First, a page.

Despite a challenging year, South Africa’s raisin industry remained firmly open for business throughout, seeing good growth in exports to the UK throughout 202.
Thompson was the most exported variety this year, followed by the Golden Sultana and Flame raisin. The UK continues to be the second biggest importer of South African raisins after Germany.
The South African Raisin industry has this year launched a new strategic initiative named Project GAPP. The focus of the initiative is to ensure that best practices are formalised to grow and dry premium quality fruit. The project oversees the grading of raw material, with new standards developed and fine-tuned in co-operation with growers and processors, to further adhere to South Africa’s export standards. Audits are performed at grower level in addition to existing certification required at processor level, with emphasis placed on food safety standards, chemical use, hygiene, and product traceability.
The project also aims to improve fruit drying practices and drying infrastructure, and to oversee the publishing of official ‘Best Practices’ and sessions where knowledge in the production of raisins can be transferred accordingly.
Ferdie Botha, CEO of ‘Raisins South Africa’, adds: “The aim of the project is also to accommodate our new emerging black growers or any new entrant to the marketplace to ensure that high quality standards are set in terms of product quality, food safety, micro’s, free-flowing product, and the best possible shelf life for which South African product is well known for over the past 100 years.”
The South African raisin industry is helping to tackle the country’s rising unemployment rate during the pandemic by offering placements to inexperienced, unemployed graduates. The interns undergo on-the-job development training in technical, professional, business and life skills, that are relevant and crucial for them to enter the formal job market, or to start their own enterprises after two years.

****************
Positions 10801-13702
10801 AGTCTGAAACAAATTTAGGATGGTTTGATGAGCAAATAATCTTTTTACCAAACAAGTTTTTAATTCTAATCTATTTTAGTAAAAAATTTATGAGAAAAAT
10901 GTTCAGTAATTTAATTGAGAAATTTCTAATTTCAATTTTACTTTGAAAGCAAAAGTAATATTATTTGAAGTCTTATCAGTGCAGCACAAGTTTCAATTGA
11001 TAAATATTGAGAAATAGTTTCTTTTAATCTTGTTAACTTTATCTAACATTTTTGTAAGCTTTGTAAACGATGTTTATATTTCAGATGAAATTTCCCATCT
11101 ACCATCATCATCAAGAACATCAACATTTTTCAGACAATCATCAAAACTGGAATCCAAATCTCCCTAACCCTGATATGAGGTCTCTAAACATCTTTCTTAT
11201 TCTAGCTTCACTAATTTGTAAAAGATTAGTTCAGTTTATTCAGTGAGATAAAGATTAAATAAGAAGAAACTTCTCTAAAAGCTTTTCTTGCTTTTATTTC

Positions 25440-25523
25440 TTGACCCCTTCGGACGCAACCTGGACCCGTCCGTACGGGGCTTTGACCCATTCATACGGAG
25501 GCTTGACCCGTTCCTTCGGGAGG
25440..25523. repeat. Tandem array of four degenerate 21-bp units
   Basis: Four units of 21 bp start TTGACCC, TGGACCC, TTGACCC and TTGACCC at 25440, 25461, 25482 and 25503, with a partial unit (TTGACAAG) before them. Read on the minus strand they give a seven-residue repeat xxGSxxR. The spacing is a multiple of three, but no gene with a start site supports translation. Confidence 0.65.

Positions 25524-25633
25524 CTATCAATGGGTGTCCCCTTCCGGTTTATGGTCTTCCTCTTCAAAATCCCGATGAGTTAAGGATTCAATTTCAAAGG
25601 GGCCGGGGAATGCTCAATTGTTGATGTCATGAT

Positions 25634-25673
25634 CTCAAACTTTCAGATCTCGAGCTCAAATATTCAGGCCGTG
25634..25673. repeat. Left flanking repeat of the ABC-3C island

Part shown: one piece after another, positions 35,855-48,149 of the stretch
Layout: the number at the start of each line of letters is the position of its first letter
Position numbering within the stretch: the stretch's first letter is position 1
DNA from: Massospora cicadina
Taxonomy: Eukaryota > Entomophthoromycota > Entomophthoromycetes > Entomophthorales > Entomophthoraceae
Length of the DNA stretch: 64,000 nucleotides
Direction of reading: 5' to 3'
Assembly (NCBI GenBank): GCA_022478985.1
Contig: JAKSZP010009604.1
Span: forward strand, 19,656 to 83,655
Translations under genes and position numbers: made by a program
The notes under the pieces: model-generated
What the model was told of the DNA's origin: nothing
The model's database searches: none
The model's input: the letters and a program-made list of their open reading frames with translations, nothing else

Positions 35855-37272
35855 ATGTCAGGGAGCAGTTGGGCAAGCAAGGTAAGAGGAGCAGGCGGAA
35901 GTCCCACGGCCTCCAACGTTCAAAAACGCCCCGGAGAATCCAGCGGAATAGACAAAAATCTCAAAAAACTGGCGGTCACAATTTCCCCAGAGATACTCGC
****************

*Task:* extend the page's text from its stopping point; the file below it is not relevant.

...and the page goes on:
‘Raisins South Africa’ has partnered with the Department of Agriculture, PEPSICO, Carpe Diem Raisins, Plant South Africa, South African Plant Improvement Organisation (SAPO), Fruit Fly Africa (FFA), Vaal University of technology (VUT) and First Rand Bank (FNB) to accommodate the 18 students on the programme. The graduates are afforded the opportunity to learn first-hand and gain practical experience in the sector.
Botha comments: “Currently, 2 of the students on the programme are working towards a master’s degree in disaster management and soil science. It is this type of initiative that is required between the Government, Private sector and Industry to further grow and support the South African economy and prepare youth to add value in their future careers.”
2021 will see a focus on public health and healthy snacking at the forefront of Raisins South Africa’s consumer-focussed campaign, whilst also aiming to promote their industry’s point of difference to the UK market.
South African raisins are produced in the Orange and Olifants river regions, which are in the Northern and Western Cape respectively. These regions experience exceptional levels of sunshine, on average 10.5 hours every day between January and March, which is when the fruit is harvested and naturally sundried. The dry, sunny climate, along with the ample supply of water from the rivers, makes ideal growing conditions to produce the highest quality raisins with world-leading shelf life, colour and flavour.